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# 0.999...

In mathematics, 0.999... (also written 0., among other ways), denotes the repeating decimal consisting of infinitely many 9s after the decimal point (and one 0 before it). [1]

156 relations: A. H. Lightstone, Algebraic structure, Almost all, American Mathematical Monthly, April Fools' Day, Archimedean property, Axiom, Ayn Rand, Balanced ternary, Base (exponentiation), Battle.net, Bijection, Binary number, Birmingham, Blizzard Entertainment, Cancellation property, Cantor set, Cantor's diagonal argument, Cauchy sequence, Chicago Reader, Combinatorial game theory, Commutative property, Completeness (order theory), Complex analysis, Construction of the real numbers, Continuous function, Convergent series, Counterexample, Counterintuitive, Cut-the-Knot, Data compression, David Tall, Decimal, Decimal separator, Dedekind cut, Dense set, Disjoint sets, Division by zero, Eduard Heine, Educational Studies in Mathematics, Elementary proof, Elements of Algebra, Elwyn Berlekamp, Equivalence relation, Factorial number system, FAQ, Fermat number, Field (mathematics), Finite set, Finitism, ... Expand index (106 more) »

## A. H. Lightstone

Albert Harold Lightstone (1926–1976) was a Canadian mathematician.

## Algebraic structure

In mathematics, and more specifically in abstract algebra, an algebraic structure on a set A (called carrier set or underlying set) is a collection of finitary operations on A; the set A with this structure is also called an algebra.

## Almost all

In mathematics, the term "almost all" means "all but a negligible amount".

## American Mathematical Monthly

The American Mathematical Monthly is a mathematical journal founded by Benjamin Finkel in 1894.

## April Fools' Day

April Fools' Day is an annual celebration in some European and Western countries commemorated on April 1 by playing practical jokes and spreading hoaxes.

## Archimedean property

In abstract algebra and analysis, the Archimedean property, named after the ancient Greek mathematician Archimedes of Syracuse, is a property held by some algebraic structures, such as ordered or normed groups, and fields.

## Axiom

An axiom or postulate is a statement that is taken to be true, to serve as a premise or starting point for further reasoning and arguments.

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## Ayn Rand

Ayn Rand (born Alisa Zinovyevna Rosenbaum; – March 6, 1982) was a Russian-American writer and philosopher.

## Balanced ternary

Balanced ternary is a non-standard positional numeral system (a balanced form), used in some early computers and useful in the solution of balance puzzles.

## Base (exponentiation)

In exponentiation, the base is the number b in an expression of the form bn.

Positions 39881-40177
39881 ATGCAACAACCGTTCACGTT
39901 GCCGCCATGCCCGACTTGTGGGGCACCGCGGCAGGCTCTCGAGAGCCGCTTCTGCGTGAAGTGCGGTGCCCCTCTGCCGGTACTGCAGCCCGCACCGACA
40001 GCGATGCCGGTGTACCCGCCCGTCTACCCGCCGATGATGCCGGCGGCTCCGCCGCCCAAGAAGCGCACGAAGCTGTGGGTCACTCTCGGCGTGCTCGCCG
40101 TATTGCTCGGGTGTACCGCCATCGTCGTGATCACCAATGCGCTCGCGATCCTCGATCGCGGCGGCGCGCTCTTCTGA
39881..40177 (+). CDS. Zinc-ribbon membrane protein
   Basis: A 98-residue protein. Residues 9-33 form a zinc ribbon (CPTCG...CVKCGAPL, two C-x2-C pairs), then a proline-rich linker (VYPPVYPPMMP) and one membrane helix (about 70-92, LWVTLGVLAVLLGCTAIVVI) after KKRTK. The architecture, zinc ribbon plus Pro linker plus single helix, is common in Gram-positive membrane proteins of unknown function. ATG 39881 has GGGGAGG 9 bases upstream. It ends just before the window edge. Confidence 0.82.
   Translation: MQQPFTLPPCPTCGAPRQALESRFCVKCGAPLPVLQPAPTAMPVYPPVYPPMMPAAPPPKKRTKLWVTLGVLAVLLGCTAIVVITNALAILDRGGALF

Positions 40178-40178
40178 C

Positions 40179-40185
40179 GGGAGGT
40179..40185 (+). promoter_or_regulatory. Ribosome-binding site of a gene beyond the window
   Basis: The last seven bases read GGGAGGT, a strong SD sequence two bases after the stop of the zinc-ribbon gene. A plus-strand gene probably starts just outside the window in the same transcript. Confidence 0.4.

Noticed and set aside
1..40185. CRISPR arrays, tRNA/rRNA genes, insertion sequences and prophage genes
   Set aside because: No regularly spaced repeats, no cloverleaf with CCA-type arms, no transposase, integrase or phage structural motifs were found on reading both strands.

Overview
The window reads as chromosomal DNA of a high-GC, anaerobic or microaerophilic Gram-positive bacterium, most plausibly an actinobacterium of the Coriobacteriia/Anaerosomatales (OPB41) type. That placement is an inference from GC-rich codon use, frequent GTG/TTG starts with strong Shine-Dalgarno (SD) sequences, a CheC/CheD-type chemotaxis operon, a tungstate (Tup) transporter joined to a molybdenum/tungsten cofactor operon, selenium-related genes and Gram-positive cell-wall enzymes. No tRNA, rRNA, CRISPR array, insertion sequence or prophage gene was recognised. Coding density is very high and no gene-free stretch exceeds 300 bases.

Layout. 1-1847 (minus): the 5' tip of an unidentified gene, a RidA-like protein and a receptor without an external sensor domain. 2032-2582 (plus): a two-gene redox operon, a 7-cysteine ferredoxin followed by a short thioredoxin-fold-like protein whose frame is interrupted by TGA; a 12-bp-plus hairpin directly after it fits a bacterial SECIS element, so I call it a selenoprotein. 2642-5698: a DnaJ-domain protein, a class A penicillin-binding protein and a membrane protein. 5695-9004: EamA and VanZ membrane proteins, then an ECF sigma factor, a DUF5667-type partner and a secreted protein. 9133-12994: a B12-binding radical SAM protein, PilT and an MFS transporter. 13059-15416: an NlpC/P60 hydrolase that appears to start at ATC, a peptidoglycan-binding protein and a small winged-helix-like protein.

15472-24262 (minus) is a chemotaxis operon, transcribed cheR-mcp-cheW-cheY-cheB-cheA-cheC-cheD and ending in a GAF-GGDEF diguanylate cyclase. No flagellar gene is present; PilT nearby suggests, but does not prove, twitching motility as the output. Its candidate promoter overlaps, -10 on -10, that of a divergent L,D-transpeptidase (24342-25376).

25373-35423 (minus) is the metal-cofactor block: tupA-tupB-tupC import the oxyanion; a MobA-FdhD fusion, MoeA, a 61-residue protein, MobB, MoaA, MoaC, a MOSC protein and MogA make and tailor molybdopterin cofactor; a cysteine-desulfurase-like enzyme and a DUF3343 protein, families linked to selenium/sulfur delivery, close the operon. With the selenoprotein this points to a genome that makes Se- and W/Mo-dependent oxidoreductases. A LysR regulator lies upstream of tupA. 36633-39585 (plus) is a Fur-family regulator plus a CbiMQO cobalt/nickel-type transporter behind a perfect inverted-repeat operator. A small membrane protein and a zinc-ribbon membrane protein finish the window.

## Battle.net

Blizzard Battle.net is an Internet-based online gaming, social networking, digital distribution, and digital rights management platform developed by Blizzard Entertainment.

## Bijection

In mathematics, a bijection, bijective function, or one-to-one correspondence is a function between the elements of two sets, where each element of one set is paired with exactly one element of the other set, and each element of the other set is paired with exactly one element of the first set.

## Binary number

In mathematics and digital electronics, a binary number is a number expressed in the base-2 numeral system or binary numeral system, which uses only two symbols: typically 0 (zero) and 1 (one).

## Birmingham

Birmingham is a city and metropolitan borough in the West Midlands, England, with an estimated population of 1,101,360, making it the second most populous city of England and the United Kingdom.

## Blizzard Entertainment

Blizzard Entertainment, Inc. is an American video game developer and publisher based in Irvine, California, and is a subsidiary of the American company Activision Blizzard.

## Cancellation property

In mathematics, the notion of cancellative is a generalization of the notion of invertible.

## Cantor set

In mathematics, the Cantor set is a set of points lying on a single line segment that has a number of remarkable and deep properties.

## Cantor's diagonal argument

In set theory, Cantor's diagonal argument, also called the diagonalisation argument, the diagonal slash argument or the diagonal method, was published in 1891 by Georg Cantor as a mathematical proof that there are infinite sets which cannot be put into one-to-one correspondence with the infinite set of natural numbers.

## Cauchy sequence

In mathematics, a Cauchy sequence, named after Augustin-Louis Cauchy, is a sequence whose elements become arbitrarily close to each other as the sequence progresses.